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Do Liver Flushes Work

The ice-cream liver flush is marketed as a way of cleansing the gall bladder and liver of stones but to assess the claim, we need to understand a little about how the liver and gall bladder actually work.

The liver is a large organ that has many functions including cleaning the blood of breakdown products of metabolism that might be harmful to us. It also produces hormones, is involved in protein synthesis, and stores glycogen as an energy source, but the function we are particularly interested in is the production of something called bile.

What is bile?
Bile is a yellowy green liquid and around a litre per day is produced. It is produced in the liver and passes down numerous bile ducts until it is stored in a small sac called the gall bladder. When food passes through the small intestine, a hormone signals the release of bile into the gut. The bile mixes with the food enabling the digestion of fatty foods.

The bile is alkaline and neutralises the acid from the stomach, and the salts in it break up fatty food into very small fragments which expose a bigger surface for the enzymes to work on. The bile also contains cholesterol that the body doesn’t need – the liver produces 70% of the cholesterol the body needs so any excess just gets excreted.

Gall stones
These are small hard round objects which can form in the gall bladder or bile duct and can sometimes grow large enough to cause a problem. The are typically solid, heavy and do not float in water. They are usually green in colour, from the bile, but can sometimes be yellow or white.

They contain between 30 and 70% cholesterol, but also contain calcium carbonate and various phosphates. This mineral content allows them show up clearly on x-rays.

They are treated either by taking a drug that helps dissolve them away which is a long-term treatment, or else they are removed surgically.

Ice Cream Liver Flush Therapy
There are products available which claim to be able to remove gall stones and flush the liver through a diet which contains a high oil content. Typically it involves eating a lot of olive oil, together with some fruit juice, and sometimes with Epsom Salts. The process is supposed to enable the liver and gall bladder to flush out the stones.

It is claimed that the evidence is visible in the faeces, as small round stones. They are identified as floating on the water. So what is actually happening here? Is this really evidence of gall stones being removed, is the liver really being flushed out?

The evidence is actually a useful clue. Gall stones are always heavier than water so they will never float. But what does float on water is oil. The pellets formed in the gut by talking a mixture of oil and fruit juice is actually a form of soap. The soap is produced by the alkilinity of the gut, causing a reaction called saponification. The green colour is caused by the absorption of some of the bile.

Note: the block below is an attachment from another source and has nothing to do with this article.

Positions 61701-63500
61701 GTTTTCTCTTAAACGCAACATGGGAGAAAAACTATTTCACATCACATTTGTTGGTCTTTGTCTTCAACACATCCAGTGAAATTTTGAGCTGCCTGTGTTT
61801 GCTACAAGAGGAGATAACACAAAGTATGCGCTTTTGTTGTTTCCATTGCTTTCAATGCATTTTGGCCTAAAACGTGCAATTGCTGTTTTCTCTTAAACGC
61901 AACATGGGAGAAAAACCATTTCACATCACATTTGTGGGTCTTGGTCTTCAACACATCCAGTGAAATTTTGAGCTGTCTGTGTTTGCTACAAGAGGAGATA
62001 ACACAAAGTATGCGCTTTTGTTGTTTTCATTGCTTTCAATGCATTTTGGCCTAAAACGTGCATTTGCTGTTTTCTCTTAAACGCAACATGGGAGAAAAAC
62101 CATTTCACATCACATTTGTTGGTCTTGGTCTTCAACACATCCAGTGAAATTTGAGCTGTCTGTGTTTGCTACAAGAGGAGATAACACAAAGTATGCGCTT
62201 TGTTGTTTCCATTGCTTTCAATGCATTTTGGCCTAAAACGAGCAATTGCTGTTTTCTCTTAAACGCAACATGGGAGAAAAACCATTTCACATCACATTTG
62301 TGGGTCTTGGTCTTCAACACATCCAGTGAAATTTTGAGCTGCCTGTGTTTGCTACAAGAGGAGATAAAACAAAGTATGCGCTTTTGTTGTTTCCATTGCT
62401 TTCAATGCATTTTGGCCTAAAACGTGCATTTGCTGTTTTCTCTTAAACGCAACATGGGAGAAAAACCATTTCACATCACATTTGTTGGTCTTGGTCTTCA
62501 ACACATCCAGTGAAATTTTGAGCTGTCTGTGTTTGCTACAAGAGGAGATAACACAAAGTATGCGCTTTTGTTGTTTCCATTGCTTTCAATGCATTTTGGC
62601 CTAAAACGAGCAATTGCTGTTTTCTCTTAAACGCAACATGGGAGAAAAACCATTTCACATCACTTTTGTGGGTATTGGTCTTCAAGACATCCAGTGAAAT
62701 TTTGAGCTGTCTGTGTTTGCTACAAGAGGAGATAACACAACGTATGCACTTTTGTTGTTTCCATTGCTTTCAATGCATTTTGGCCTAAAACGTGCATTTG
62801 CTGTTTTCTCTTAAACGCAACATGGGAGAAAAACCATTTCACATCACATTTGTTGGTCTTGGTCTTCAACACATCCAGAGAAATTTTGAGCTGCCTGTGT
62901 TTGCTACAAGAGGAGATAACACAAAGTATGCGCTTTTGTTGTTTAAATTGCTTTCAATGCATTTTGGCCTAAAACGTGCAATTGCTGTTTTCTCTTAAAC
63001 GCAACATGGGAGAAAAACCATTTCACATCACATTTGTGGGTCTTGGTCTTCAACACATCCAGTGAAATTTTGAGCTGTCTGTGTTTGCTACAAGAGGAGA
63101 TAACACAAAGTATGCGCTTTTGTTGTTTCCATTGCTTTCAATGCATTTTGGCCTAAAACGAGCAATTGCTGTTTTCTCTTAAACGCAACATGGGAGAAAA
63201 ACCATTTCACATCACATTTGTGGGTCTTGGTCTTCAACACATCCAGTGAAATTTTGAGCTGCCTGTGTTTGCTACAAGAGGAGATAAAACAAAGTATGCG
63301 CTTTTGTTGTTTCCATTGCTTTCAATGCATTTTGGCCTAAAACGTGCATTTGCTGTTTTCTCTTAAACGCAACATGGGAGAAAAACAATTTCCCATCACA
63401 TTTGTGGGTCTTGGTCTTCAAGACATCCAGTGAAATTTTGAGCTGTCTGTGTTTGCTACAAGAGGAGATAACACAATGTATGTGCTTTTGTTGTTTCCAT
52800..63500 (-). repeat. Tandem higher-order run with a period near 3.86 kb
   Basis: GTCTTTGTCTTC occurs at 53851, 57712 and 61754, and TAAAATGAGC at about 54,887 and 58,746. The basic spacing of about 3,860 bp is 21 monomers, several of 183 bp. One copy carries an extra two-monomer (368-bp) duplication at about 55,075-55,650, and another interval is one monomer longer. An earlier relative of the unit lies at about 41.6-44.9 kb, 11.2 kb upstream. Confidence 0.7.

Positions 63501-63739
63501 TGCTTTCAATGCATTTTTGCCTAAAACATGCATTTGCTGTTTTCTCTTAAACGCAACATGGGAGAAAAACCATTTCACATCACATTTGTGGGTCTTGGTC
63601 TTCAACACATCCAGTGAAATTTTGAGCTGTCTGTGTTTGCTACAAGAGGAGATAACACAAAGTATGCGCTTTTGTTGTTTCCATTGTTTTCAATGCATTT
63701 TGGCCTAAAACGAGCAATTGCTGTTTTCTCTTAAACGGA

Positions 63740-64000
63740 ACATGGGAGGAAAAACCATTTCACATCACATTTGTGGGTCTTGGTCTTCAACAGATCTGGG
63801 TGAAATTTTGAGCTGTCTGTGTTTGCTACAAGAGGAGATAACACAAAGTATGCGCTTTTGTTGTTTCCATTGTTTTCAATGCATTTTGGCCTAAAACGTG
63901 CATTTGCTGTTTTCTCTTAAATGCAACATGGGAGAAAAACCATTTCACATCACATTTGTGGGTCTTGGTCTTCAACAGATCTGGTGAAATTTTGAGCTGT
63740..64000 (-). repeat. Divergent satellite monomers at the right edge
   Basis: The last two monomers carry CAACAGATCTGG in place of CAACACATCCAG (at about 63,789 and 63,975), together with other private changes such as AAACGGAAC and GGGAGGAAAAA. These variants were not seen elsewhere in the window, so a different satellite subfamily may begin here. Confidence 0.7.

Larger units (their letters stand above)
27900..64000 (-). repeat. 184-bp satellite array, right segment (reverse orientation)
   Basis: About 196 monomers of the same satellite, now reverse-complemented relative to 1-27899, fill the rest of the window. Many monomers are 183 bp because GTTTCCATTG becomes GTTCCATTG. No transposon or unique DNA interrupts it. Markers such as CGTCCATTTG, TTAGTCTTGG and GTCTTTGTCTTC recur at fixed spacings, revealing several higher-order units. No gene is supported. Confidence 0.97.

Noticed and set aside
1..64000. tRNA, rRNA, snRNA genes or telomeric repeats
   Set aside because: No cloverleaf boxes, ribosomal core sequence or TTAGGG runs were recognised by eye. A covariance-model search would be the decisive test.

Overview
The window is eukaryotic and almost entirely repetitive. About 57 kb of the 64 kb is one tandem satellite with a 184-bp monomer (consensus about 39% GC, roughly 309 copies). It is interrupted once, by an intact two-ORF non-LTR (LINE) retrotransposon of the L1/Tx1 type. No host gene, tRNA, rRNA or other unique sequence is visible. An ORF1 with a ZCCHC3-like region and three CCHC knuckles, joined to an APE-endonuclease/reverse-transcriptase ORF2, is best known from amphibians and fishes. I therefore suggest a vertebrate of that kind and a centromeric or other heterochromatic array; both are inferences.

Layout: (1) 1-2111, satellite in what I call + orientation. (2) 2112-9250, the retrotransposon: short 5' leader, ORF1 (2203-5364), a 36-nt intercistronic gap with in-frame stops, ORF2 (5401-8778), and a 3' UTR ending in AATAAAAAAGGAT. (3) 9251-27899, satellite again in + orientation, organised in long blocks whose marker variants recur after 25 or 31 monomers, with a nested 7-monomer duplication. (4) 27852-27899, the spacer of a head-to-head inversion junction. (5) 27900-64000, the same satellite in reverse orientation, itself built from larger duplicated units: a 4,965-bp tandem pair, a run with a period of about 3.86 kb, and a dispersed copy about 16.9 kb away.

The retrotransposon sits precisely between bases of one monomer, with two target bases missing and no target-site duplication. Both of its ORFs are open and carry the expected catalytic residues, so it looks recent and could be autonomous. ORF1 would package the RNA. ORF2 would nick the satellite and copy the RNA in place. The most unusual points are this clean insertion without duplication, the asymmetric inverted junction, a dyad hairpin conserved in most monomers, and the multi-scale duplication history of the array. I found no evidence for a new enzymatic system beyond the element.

So the pellets are not actually gall stones at all. They are soft, will melt, and float. They are not gall stones. Some sellers of the liver flush will claim that the fruit juice actually softens the stones which is why they are soft and light. In fact, there is no way for anything from the gut to get into the gall bladder: there is a very powerful ring of muscle called a sphincter to prevent that happening. Nothing you eat will get into the gall bladder so nothing can be eaten to soften the stones if they are there.

To dissolve gall stones, we need to use either ultrasound which shatters them allowing them to pass into the gut, or else to take a drug that goes into the blood stream and affects the gall stones through the liver itself.

Can Ice Cream Liver Flush work?
Unfortunately not. There is no way that it can work, and those people who think it is working are mistaking the soap pellets they find in their faeces, for gall stones. They can often produce a greater volume of soap pellets than the size of the gall bladder itself, which should suggest that these cannot be stones. Ice cream contains a high fat content and this is what produces the quantities of soap in the gut when it reaches the small intestine and saponifies.

It is simply not possible to flush either the liver or the gall bladder through eating something. Regardless of the contents of the food, it will have no effect on gall stones if they exist. Many users of these flushes are worried about the possible presence of gall stones but the best advice is to go to a medical practitioner have get an examination. An x-ray will identify any gall stones present.